Royds....

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Blue(UK)
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Royds....

Post by Blue(UK) » Sat Dec 09, 2017 7:15 pm

During my ride from Peak District to Kendal following the TET, I noticed many street names with ‘Royd’ in them and occasionally places with ‘Royd’ such as Mytholmroyd.
Every now and again I am reminded of this and think ‘I’ll see what it means when I get home’ but usually forget.
I’ve had a quick look with Google and that suggests it is a clearing(forest clearing) while others thing it’s where rivers meet.
Anyone know the answer? (It’s probably quite simple).
Inb4 haemoroyds jokes.

Thanks.
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davidlomax
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Re: Royds....

Post by davidlomax » Tue Dec 19, 2017 9:19 am

We have been based in Mytholmroyd for nearly 8 years and I often wondered the derivation of the Royd suffix myself. Enquiries led to similar conclusions to yourself, although the locally accepted version is that Royd comes from a Viking word meaning small camp/clearing in the woods.

Dave
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Blue(UK)
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Re: Royds....

Post by Blue(UK) » Wed Dec 20, 2017 3:51 pm

davidlomax wrote:
Tue Dec 19, 2017 9:19 am
We have been based in Mytholmroyd for nearly 8 years and I often wondered the derivation of the Royd suffix myself. Enquiries led to similar conclusions to yourself, although the locally accepted version is that Royd comes from a Viking word meaning small camp/clearing in the woods.

Dave
Thanks Dave, I’m pleased I’m not the only one to wonder about such things.
Next time I’m up that way, I’ll look out for them again and set up camp...!! 😎
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garyboy
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Re: Royds....

Post by garyboy » Sat Jan 27, 2018 8:32 pm

Rod is a word of Old English origin, the medieval name given to an assort -a piece of land cleared of trees-was distinguished by its being enclosed from the open land held in common adjacent to a village. Very few enclosures named "rod" appear after the Black Death (1349), perhaps because that upheaval put an end to large scale asserting.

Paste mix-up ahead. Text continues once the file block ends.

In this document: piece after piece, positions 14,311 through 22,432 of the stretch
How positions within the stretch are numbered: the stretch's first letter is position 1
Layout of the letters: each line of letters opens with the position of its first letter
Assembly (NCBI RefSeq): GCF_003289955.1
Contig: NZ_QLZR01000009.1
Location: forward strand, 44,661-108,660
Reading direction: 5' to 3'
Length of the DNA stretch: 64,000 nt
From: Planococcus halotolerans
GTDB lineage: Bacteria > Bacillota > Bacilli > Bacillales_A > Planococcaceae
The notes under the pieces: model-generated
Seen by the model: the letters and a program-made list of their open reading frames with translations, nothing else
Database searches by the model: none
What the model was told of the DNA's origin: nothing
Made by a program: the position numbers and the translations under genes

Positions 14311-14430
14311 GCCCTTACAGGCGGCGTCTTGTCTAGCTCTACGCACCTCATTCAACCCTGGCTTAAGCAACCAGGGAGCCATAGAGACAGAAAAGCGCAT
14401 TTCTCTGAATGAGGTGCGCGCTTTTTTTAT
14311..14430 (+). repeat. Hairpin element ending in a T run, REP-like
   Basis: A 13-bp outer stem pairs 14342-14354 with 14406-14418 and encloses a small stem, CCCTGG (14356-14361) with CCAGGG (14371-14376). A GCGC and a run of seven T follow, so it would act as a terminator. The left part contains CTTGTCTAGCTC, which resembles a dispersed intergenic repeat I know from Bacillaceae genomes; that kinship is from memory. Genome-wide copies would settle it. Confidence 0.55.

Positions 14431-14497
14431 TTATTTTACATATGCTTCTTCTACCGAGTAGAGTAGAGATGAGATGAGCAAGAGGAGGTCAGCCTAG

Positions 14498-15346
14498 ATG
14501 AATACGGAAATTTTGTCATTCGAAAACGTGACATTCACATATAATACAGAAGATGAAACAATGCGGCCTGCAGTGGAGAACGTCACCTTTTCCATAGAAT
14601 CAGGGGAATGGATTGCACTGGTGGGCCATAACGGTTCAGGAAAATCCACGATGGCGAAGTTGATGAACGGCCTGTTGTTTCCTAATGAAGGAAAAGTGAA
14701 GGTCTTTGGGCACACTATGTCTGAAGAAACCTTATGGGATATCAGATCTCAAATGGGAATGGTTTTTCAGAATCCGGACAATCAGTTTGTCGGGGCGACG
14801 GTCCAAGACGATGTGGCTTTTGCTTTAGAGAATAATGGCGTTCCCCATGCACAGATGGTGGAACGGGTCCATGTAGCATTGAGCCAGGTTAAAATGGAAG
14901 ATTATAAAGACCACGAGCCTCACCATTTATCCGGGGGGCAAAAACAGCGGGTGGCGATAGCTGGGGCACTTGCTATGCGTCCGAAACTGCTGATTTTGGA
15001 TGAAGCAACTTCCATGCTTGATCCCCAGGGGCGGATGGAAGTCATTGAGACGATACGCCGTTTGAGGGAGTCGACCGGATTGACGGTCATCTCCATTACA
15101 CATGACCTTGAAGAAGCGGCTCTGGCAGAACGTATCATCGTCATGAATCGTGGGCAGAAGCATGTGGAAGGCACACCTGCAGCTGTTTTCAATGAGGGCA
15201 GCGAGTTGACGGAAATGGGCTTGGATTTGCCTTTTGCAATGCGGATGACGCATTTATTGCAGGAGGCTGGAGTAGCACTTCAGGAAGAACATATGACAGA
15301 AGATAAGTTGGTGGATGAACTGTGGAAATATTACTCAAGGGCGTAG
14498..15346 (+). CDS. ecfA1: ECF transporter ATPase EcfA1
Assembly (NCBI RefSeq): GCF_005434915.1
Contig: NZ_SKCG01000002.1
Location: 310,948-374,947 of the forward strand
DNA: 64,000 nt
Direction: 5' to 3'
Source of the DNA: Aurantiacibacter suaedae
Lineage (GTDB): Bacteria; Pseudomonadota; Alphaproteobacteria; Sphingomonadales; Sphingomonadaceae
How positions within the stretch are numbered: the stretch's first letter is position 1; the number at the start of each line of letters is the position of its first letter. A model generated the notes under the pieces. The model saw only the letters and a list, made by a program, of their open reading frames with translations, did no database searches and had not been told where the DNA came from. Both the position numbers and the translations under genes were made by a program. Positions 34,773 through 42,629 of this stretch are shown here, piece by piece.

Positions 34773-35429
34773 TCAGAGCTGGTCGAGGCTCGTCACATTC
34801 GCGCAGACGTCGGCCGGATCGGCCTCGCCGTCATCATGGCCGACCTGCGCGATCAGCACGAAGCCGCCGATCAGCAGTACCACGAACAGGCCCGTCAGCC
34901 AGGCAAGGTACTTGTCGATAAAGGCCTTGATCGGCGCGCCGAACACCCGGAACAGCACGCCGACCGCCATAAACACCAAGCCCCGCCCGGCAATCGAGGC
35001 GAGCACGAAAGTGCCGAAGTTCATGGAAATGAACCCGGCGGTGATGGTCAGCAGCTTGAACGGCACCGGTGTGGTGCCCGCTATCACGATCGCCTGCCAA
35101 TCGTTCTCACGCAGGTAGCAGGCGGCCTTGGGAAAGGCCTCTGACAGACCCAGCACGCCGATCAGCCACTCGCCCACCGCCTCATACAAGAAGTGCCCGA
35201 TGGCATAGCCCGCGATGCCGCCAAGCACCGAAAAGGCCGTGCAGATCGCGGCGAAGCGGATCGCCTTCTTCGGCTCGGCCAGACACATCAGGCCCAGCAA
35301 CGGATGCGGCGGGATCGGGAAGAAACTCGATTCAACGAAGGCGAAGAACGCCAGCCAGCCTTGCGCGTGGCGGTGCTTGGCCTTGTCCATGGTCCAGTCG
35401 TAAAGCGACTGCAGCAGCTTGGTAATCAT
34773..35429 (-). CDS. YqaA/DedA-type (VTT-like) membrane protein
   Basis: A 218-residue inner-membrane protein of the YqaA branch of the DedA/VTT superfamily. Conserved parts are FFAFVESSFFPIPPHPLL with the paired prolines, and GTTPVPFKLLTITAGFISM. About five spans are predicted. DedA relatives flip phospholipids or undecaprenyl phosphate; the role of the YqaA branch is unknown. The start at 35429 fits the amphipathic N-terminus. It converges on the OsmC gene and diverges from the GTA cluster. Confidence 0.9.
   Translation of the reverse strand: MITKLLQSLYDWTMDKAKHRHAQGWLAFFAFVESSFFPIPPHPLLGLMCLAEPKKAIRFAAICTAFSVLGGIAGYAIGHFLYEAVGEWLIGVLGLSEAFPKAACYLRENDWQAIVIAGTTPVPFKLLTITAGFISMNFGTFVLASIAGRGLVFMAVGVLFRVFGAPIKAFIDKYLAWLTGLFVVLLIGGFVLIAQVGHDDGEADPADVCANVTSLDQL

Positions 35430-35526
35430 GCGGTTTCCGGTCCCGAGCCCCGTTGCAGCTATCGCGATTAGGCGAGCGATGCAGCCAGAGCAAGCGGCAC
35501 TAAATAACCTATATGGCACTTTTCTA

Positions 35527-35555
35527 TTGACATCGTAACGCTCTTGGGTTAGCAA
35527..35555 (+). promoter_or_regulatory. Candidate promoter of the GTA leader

The clearance of oak trees and the enclosure of the cleared land which became known as "Aycrode" is thus of very early date. About the fourteenth century the sound change characteristic of Yorkshire dialect converted 'rod' into 'royd', and the royds now to be found in West Yorkshire are almost too many to count.

https://uk.answers.yahoo.com/question/i ... 810AAwanFp
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Blue(UK)
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Re: Royds....

Post by Blue(UK) » Fri Feb 09, 2018 2:42 pm

garyboy wrote:
Sat Jan 27, 2018 8:32 pm
Rod is a word of Old English origin, the medieval name given to an assort -a piece of land cleared of trees-was distinguished by its being enclosed from the open land held in common adjacent to a village. Very few enclosures named "rod" appear after the Black Death (1349), perhaps because that upheaval put an end to large scale asserting.

The clearance of oak trees and the enclosure of the cleared land which became known as "Aycrode" is thus of very early date. About the fourteenth century the sound change characteristic of Yorkshire dialect converted 'rod' into 'royd', and the royds now to be found in West Yorkshire are almost too many to count.

https://uk.answers.yahoo.com/question/i ... 810AAwanFp
Interesting.
Thanks for the reply.
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